Ben Kittelson  38:45

Yeah, what about internally? I’m imagine there were a big, I see you guys, we have a video feature now in the recording platform. So I can see you guys are in your offices. But I imagine there was a big push to have folks work from home. And obviously there are still you know, departments and staff members that will have to come in no matter what. So what was that that kind of dynamic like and how has that changed over the course of almost a year, I guess.

Marlon Brown  39:09

Great question. I would tell you, you know, but I’m a traditional manager, I am the one who if individuals are not here at 8 o’clock or leave by five, and, you know, they’re they’re absent. This whole COVID experience with zoom and Skype and, and Microsoft Teams has opened my eyes to you know, how government could operate in the future. I thought by giving people the opportunity to stay home because of COVID, productivity levels would, would plummet. It was quite the opposite. I think it has really opened my eyes that people do work, even though they’re not you know, they’re not being seen. They’re not you know, they’re not being watched. People, people are working. So we had our HR department do sort of a weekly sort of trend of who has been, and they have the ability to clock in. And we have the ability to see who is on our city web, you know, system using our city connectivity. And it has been as steady as pre COVID, during COVID. In terms of people being engaged, people being productive, that has been an eye opener to the point where we have now made it a city policy, that people can start working from home on a weekly basis. So two days a week. And this would be obviously post COVID, two days a week, at the obviously the department’s discretion, individuals will be able to work from home. And so, so yes, it has been somewhat of a, an evolution, yes, there are individuals who have to come to work. And what we have done with those individuals is ensured that, that they are protected. And we have given them so let’s say our permit techs, for example. They have Plexiglas around them, but individuals are still not able to come up to the permitting lobby, to drop off their plans, and so on and so forth. They drop it in the lobby, we have a Dropbox there, they review it within 24 hours, and they get a response back once the plans are reviewed. And we’ve recently opened up City Hall lobby to the public, this was just last week, I believe, or last two weeks, where individuals don’t have to call a number to be able to be let in so the doors are open, they’re able to come into the lobby and pay parking tickets, but they still can’t get into individual offices without calling ahead of time. And so we’re slowly getting back into business as usual. But again, this whole tech logic, technological platform has kind of opened my eyes to allow individuals to, okay, you’re gonna kind of self police yourself. And, you know, you’re able to now work at least, you know, two days a week.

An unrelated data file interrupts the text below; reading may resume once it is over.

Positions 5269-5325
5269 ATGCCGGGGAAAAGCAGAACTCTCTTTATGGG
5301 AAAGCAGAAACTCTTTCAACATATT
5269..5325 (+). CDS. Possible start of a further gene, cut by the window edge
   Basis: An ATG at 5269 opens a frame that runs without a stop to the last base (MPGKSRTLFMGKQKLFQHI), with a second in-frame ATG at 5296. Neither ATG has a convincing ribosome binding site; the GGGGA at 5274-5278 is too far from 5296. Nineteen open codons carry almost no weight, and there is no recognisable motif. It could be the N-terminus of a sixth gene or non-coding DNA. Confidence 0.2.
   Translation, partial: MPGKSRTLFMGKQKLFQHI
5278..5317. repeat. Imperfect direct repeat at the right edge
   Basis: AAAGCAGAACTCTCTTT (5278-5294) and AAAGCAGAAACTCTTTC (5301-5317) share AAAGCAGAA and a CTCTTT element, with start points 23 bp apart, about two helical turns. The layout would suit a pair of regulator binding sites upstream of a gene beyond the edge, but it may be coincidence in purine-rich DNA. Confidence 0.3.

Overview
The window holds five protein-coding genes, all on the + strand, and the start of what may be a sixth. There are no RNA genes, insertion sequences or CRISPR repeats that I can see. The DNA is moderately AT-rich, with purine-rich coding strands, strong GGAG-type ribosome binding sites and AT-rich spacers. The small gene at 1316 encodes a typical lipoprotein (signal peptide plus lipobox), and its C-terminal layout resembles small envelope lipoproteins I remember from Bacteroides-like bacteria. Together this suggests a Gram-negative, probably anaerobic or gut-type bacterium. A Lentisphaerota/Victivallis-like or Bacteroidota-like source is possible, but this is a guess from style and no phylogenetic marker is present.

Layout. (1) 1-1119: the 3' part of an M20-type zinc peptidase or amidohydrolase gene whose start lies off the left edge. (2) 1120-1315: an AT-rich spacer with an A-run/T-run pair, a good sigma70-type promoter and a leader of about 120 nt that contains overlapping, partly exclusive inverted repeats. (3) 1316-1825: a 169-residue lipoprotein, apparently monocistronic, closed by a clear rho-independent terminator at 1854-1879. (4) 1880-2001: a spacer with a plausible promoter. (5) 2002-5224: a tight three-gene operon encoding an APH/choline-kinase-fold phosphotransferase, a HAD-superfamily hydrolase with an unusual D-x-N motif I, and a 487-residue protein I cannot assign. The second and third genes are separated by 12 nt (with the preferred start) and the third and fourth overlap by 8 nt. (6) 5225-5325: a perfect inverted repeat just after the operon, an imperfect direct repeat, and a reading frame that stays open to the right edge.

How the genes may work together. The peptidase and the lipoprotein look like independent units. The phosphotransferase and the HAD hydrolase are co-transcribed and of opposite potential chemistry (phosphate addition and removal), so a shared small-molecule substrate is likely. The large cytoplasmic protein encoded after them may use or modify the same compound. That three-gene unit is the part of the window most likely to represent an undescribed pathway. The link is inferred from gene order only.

Ben Kittelson  42:09

Yeah, it’s interesting. Yeah, that it seems like it’s a, it’s allowed a lot of organizations to see that there’s different ways of doing things. And it’ll be interesting to see how much sticks after the pandemic is over. So let’s end with kind of like, the future and kind of what you have planned for the coming six months or year. What kind of initiatives or priorities are you excited to like, get your get your, sink your teeth into is kind of now that you’re in the big chair? And you’ve got kind of a, yeah, what do you what do you got planned for the next six months or year?

Marlon Brown  42:43